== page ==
“Spettro,” a collection of fifteen piano pieces that musically describe various colors, is the twelfth release from the multi-talented and wonderfully creative pianist and composer Milana Zilnik. “Chromesthesia” is the technical term for the phenomenon of people seeing sounds in shapes and colors; in this project, Milana uses the piano to evoke specific characteristics of the fifteen chosen colors, named in Italian. This album is an incredible sonic adventure; although it would certainly work as background music, I found myself listening with eyes closed, my mind wandering with fascination in and out of many and varied nooks and crannies of sound.
The album opens with “Rosso” (Red)– a relaxed, gentle waltz, warm and velvety smooth like a glass of fine red wine. The mellow mood changes with “Arancione” (Orange); the sound is ethereal but has sharp edges, like shards of glass. In “Giallo” (Yellow), a gently rolling left hand is topped with a sweet single note melody played in the upper register of the piano – a buttery yellow in my mind’s eye. “Verde” (Green) is calming and soothing, like strolling through a fragrant forest in springtime, lost in thought. The dreamy waltz “Blu” (Blue) contrasts vividly with its dark and somber cousin “Indaco” (Indigo).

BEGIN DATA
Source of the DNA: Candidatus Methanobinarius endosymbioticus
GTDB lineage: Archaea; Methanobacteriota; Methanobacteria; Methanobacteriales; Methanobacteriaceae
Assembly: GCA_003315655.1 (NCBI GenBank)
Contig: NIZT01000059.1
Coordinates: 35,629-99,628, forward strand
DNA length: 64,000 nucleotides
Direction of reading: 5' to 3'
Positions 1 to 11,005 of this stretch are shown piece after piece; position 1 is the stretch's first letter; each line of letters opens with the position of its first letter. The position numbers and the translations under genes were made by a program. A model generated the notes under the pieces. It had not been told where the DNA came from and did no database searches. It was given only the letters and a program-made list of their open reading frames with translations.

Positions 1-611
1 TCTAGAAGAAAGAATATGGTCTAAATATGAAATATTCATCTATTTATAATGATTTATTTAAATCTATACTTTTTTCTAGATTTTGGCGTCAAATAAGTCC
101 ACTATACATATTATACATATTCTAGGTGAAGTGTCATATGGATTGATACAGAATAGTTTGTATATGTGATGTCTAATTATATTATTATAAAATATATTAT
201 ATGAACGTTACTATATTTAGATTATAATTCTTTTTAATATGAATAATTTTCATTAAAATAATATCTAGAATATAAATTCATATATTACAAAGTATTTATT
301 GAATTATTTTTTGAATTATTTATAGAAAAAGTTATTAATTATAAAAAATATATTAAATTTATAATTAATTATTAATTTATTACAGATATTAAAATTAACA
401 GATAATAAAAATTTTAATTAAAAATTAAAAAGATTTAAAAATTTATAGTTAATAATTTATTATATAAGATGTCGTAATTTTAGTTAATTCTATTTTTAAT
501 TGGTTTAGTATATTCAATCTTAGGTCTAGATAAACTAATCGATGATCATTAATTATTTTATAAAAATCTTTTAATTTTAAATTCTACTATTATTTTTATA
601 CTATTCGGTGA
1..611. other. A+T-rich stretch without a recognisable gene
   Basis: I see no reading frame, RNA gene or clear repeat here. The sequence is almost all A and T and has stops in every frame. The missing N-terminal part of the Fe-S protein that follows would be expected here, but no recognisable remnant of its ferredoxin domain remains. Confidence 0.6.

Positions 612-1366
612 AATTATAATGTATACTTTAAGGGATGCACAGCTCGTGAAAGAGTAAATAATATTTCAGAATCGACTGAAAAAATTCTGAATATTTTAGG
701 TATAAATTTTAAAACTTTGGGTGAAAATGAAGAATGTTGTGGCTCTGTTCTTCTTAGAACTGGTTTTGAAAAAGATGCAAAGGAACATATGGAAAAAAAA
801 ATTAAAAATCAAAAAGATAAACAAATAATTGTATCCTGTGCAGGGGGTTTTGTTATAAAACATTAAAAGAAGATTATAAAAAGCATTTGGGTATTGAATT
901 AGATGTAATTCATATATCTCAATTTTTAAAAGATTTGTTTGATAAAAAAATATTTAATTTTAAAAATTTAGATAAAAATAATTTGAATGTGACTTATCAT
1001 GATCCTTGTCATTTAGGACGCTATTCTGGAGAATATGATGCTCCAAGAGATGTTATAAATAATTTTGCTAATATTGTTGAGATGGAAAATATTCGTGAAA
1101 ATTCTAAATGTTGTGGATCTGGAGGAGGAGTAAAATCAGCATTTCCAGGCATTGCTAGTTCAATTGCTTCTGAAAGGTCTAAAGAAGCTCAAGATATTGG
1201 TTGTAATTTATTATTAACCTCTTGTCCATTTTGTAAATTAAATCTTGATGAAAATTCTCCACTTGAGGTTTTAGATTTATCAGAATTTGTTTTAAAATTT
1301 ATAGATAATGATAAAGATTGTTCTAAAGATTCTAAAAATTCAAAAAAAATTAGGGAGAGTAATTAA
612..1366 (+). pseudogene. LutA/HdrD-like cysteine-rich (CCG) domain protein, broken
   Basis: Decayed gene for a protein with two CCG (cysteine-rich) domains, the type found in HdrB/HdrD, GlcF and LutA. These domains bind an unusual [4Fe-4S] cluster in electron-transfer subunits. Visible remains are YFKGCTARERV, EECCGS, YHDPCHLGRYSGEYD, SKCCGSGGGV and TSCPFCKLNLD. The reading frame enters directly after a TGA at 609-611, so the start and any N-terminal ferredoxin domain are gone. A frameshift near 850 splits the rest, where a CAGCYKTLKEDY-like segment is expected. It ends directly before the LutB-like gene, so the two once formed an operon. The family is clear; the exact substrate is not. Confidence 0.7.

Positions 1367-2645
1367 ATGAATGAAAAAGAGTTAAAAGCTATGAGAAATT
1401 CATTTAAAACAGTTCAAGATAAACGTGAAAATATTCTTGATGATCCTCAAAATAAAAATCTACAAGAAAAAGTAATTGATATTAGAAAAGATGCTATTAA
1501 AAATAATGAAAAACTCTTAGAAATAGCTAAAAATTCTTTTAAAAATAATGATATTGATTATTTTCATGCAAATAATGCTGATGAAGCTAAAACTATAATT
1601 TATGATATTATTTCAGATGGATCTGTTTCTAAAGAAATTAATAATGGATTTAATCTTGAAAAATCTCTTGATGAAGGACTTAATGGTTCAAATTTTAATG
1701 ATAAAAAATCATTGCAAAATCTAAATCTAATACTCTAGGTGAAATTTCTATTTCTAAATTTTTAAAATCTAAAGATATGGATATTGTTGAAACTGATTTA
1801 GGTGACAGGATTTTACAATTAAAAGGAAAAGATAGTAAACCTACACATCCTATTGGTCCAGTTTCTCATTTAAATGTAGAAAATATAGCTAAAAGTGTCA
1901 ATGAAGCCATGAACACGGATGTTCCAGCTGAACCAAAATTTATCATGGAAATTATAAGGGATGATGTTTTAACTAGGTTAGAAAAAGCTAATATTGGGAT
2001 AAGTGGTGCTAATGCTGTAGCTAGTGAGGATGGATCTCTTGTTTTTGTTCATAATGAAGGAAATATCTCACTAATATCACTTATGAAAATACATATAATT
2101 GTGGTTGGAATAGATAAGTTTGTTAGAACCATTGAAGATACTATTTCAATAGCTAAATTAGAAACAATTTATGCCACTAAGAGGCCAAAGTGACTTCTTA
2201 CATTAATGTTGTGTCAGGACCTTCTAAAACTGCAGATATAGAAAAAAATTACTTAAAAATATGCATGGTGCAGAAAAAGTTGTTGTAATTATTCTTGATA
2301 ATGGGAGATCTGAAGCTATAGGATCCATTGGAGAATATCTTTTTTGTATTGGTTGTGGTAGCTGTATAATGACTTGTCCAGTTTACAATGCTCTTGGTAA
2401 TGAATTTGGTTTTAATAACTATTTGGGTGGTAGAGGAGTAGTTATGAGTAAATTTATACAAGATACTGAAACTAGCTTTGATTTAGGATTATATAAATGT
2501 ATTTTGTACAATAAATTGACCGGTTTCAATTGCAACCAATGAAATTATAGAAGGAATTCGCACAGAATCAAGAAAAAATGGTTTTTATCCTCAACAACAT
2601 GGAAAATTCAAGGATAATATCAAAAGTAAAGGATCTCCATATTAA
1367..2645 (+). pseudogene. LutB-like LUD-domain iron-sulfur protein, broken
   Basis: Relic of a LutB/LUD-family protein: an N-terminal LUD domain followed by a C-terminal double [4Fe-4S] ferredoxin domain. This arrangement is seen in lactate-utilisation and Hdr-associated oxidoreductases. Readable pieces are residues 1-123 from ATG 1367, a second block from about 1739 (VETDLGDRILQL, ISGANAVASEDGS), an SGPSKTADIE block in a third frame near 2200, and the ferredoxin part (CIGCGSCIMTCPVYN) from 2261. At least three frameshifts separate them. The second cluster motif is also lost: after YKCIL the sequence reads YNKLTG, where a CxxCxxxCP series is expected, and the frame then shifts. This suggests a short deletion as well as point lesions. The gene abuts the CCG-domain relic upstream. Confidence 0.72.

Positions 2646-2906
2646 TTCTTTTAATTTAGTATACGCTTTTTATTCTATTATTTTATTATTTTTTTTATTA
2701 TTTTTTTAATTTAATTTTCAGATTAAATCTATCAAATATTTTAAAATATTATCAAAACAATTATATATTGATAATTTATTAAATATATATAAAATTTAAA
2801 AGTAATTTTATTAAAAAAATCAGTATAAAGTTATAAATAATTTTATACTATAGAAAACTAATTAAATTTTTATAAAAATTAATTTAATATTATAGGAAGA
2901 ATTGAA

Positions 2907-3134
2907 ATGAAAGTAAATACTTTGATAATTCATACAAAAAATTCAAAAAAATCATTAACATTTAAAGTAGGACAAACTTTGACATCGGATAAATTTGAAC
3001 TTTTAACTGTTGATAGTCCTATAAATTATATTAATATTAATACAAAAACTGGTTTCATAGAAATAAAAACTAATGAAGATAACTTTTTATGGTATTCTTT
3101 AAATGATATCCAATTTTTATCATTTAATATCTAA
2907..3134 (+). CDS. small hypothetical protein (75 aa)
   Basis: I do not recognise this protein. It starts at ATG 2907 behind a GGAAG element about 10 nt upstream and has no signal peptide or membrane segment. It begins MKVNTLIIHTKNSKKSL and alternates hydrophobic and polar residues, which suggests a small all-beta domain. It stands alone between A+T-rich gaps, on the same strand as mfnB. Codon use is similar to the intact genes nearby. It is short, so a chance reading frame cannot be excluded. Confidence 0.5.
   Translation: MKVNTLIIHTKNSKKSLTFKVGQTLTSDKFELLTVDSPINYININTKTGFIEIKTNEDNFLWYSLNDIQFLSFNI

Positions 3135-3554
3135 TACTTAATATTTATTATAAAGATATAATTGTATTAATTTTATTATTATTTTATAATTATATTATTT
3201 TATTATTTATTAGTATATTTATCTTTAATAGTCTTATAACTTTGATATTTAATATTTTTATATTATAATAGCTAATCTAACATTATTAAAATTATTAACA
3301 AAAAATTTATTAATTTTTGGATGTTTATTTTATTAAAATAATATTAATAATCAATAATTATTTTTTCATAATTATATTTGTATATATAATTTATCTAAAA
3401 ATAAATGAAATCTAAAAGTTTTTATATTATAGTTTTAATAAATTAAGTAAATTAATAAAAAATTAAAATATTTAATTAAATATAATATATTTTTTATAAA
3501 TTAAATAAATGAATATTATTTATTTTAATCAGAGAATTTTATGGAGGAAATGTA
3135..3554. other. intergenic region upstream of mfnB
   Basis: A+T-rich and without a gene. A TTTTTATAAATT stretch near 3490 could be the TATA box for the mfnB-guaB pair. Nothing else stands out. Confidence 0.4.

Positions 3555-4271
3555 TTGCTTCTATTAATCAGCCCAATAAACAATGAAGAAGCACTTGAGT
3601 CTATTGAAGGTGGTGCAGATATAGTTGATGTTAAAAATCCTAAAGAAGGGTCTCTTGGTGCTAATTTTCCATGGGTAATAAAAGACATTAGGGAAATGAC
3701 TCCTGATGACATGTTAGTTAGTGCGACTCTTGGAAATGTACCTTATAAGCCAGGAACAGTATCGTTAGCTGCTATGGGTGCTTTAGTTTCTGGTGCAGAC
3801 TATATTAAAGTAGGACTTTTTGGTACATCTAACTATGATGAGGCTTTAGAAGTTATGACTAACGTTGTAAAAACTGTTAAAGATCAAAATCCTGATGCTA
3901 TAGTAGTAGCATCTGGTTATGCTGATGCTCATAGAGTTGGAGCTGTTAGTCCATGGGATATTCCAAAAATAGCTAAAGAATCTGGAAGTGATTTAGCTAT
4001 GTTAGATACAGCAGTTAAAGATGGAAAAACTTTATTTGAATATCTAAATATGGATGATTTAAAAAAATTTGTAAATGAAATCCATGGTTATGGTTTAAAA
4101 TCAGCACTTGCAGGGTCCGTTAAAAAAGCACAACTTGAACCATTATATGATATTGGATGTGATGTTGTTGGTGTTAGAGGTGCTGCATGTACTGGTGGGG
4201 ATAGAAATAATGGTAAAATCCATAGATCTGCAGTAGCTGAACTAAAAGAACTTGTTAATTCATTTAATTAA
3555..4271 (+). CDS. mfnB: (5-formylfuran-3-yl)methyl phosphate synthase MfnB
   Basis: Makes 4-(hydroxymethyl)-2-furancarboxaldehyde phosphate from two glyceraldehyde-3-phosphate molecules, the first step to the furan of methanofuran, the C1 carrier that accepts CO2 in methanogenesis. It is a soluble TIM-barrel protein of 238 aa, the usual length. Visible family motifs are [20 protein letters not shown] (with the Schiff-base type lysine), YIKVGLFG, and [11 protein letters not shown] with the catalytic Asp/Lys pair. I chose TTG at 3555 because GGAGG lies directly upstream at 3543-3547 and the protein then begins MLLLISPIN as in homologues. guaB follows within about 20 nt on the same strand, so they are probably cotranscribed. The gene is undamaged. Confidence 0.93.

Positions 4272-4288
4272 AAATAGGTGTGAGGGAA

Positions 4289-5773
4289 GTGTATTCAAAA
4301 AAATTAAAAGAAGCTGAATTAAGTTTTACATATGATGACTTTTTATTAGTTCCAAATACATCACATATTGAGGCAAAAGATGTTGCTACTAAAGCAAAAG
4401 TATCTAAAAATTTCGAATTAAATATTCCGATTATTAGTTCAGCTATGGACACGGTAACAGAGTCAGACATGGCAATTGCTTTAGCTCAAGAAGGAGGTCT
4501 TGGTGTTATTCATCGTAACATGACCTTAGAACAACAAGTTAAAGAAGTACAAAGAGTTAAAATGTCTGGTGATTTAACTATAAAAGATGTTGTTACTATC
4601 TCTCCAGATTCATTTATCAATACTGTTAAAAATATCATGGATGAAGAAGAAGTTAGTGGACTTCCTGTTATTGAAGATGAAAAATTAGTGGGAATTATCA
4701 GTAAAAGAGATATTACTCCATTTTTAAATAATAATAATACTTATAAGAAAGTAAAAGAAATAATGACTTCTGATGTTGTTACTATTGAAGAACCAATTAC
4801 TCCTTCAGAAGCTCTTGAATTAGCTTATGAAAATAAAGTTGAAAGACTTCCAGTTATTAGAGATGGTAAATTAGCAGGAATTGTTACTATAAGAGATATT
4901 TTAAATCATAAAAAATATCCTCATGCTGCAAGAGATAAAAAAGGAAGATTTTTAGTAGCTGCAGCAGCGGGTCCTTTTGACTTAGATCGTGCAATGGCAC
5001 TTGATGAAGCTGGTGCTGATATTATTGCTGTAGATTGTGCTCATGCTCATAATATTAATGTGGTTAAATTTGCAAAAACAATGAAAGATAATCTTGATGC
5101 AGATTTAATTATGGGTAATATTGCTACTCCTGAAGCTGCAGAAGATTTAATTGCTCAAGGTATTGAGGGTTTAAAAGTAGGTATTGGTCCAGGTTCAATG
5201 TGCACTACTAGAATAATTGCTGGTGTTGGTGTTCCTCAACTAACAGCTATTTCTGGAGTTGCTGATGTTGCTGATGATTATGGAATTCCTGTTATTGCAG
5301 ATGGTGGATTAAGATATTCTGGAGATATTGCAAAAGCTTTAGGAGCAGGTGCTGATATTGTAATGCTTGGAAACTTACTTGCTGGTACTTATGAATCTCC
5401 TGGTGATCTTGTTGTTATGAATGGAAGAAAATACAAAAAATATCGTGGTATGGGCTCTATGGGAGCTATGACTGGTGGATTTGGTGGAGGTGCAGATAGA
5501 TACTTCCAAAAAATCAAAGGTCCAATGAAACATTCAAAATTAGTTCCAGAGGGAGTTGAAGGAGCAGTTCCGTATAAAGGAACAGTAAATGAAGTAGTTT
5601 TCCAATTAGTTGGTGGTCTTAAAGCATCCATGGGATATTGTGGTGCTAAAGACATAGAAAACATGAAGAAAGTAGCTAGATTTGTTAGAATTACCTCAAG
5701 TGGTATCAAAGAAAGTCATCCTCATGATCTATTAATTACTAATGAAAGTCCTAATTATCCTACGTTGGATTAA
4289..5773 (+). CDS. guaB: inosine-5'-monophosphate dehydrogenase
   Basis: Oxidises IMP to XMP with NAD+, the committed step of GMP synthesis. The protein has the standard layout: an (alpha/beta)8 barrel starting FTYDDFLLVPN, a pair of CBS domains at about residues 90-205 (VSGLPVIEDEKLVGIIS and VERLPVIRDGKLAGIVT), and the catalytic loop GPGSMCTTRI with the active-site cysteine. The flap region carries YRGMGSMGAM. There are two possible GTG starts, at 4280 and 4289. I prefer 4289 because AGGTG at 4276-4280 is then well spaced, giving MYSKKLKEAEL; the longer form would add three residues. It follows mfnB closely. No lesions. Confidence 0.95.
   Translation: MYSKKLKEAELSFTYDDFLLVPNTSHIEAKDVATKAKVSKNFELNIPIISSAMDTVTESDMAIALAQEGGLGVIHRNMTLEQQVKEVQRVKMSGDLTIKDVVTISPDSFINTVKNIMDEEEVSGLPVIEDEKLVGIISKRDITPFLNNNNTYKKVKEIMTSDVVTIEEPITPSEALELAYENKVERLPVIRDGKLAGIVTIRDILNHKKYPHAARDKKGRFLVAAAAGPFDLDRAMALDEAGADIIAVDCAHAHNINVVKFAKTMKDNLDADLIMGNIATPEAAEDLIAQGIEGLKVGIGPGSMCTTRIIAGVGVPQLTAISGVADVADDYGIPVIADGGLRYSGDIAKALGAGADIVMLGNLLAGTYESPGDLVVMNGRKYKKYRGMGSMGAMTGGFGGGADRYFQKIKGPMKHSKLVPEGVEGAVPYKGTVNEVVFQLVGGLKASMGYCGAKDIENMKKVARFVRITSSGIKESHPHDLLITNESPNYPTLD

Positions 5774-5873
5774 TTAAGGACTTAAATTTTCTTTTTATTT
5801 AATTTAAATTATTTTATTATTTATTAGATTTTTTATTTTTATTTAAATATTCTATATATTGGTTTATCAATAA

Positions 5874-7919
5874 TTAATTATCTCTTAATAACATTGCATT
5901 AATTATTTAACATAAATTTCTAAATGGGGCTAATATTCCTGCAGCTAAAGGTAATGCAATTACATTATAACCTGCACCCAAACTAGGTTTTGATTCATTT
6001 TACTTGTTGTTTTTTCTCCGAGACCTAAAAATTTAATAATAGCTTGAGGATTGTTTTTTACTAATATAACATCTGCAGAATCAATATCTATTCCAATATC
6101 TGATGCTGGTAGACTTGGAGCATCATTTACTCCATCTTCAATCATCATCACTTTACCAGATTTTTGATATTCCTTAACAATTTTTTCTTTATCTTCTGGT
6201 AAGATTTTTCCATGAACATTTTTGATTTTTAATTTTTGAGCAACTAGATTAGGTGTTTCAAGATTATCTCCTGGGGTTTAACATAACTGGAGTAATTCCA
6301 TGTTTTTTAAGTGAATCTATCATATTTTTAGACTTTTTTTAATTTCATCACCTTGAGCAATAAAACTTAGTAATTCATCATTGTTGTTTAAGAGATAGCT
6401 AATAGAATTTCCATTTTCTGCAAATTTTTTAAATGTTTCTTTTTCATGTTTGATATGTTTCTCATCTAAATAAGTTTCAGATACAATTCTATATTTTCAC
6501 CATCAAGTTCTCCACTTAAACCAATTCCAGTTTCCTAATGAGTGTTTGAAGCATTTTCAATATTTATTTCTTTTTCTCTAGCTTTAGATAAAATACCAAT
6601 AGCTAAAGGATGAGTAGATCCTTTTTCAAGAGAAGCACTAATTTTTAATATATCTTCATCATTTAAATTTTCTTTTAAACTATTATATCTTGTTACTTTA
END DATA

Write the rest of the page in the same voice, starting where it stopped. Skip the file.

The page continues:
One of my favorite pieces on the album, “Violetto” (Violet) is mysterious with a touch of whimsy, the music quite coquettish at times. In “Rosa” (Pink), another favorite, the piano sounds harp-like, wispy and delicate. The soporific “Acqua” (Aqua), the name often used to describe the color of the sea, is as peaceful and tranquillizing and the gentle lapping of ocean waves. “Lime” is somber and melancholy, and this mood is enhanced by the use of many open intervals.
“Beige,” often thought of as a dull and boring color, is anything but nondescript here; there is both the warmth of the color brown as well as the crispness and coolness of the color white. Similarly, “Bruno” (Brown) is neither drab nor dull; this piece put me in mind of Beethoven’s Moonlight Sonata, its haunting melody over a juxtaposition of major and minor chords like a dark cup of coffee with just the tiniest hint of cream stirred in. This is followed by “Grigio” (Gray) – yet another color that often has negative connotations, associated with things that are dirty and dingy or monotonous, like a string of cloudy, gray days. The music here, though, is elegant and stately, and reminded me that in many cultures there is a great respect for the wisdom that comes with age – and graying hair.
“Nero” (Black) is dark and somber, almost apocalyptic in its hopelessness. But all ends well with the peaceful “Bianca” (White), which put me in mind of the blanket of peace that seems to cover the world after a winter snowfall.
Milana Zilnik is a trailblazer to be sure and it was a delightful pleasure to partake of her musical exploration of sound and color. Very highly recommended!